I am writing this blog with tears in my eyes to the sound of the Llanelli Male Voice Choir singing Calon Lan at the funeral of Ray Gravell. For those who don’t know him Grav was an outstanding centre from the great Welsh sides of the 1970s. A British Lion in 1980 and a member of the Llanelli side that 35 years ago beat the 7th All Blacks. Grav was more than just a rugby player, he was also swordbearer of the Eisteddfod a bard, a broadcaster and an actor of note. The First Minister of the Welsh Assembly has just said it all He touched everyone. A person of great enthusiasm, immense passion who was always modest, who never really believed the level of his talent and inspired all those around him.
A sense of his importance in Wales can be gained from the fact that the sword of the Eisteddfod led out his coffin, the first time it has ever been used outside of the Eisteddfod. All Welsh radio and Television channels are transmitting the ceremony either in Welsh or with simultaneous translation. The funeral is in a packed Stradey Park, the home of Llanelli Rugby Club and the score from the All Black’s defeat is up on the score board (2 goals and a try to a single goal 9-3). I can see former English forwards such as Fran Cotton, who were Lions teams mates unashamedly crying. For a small Welsh town this funeral has a real international presence.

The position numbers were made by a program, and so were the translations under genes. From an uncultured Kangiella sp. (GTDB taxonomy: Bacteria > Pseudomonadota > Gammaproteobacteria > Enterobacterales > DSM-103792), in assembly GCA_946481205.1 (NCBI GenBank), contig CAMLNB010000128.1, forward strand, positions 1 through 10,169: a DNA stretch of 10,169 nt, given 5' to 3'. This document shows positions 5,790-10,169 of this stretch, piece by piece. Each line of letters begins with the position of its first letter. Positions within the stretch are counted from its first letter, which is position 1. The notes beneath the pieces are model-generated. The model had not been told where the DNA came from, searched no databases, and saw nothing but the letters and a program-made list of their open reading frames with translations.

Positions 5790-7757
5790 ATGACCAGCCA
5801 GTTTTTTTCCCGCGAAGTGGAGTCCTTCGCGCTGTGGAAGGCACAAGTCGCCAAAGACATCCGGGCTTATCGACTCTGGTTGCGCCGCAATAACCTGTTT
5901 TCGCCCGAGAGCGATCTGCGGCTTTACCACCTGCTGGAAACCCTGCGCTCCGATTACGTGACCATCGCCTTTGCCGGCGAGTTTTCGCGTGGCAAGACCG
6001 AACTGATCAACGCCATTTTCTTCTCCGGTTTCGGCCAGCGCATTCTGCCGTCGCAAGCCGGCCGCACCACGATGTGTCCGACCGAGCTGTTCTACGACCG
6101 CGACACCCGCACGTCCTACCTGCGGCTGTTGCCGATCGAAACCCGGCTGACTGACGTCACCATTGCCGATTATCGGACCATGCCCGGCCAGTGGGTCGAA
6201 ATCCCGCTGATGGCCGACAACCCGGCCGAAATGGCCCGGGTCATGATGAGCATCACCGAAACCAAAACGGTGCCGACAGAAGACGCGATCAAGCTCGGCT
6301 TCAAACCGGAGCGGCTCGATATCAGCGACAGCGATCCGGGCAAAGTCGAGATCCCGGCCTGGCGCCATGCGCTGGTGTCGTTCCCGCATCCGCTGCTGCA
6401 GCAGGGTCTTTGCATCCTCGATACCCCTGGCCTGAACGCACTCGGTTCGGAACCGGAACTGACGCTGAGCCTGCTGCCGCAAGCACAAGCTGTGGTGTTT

Hywel Teifi Edwards, historian, in his tribute says There was a touch of the Mabinogion about him and closes in Welsh with Heros don’t die. Dafydd Iwan has sung Owen Glyndwr will return and the flag of Glydwr was in the procession. Gerald Davies, quotes Carwyn James No one has ever worn the red shirt of Wales with a better sense of what it means to be a Welshman. There is real affection and poetry in these tributes and a smile on the faces of his family as they hear stories of his singing in the dressing room. Gerald Davies again: He was devoid of any malice, he was a granite figure yet tender.
For Llanelli, Wales and the British Lions he wore a red shirt. It was fitting that his two all to young daughters wore that same shirt as they followed their father’s coffin into the ground. At the start of the ceremony one of the commentators explained the significance of the Welsh word Cynefin: a place of multiple belongings. Stradey Park, home of the Sospan Fach that adorns the top of its Rugby posts, stands today for a man who symbolised what it was, is and will be to be Welsh; to belong.
With Cwm Rhondda the ceremony concludes, but the memory will live on.
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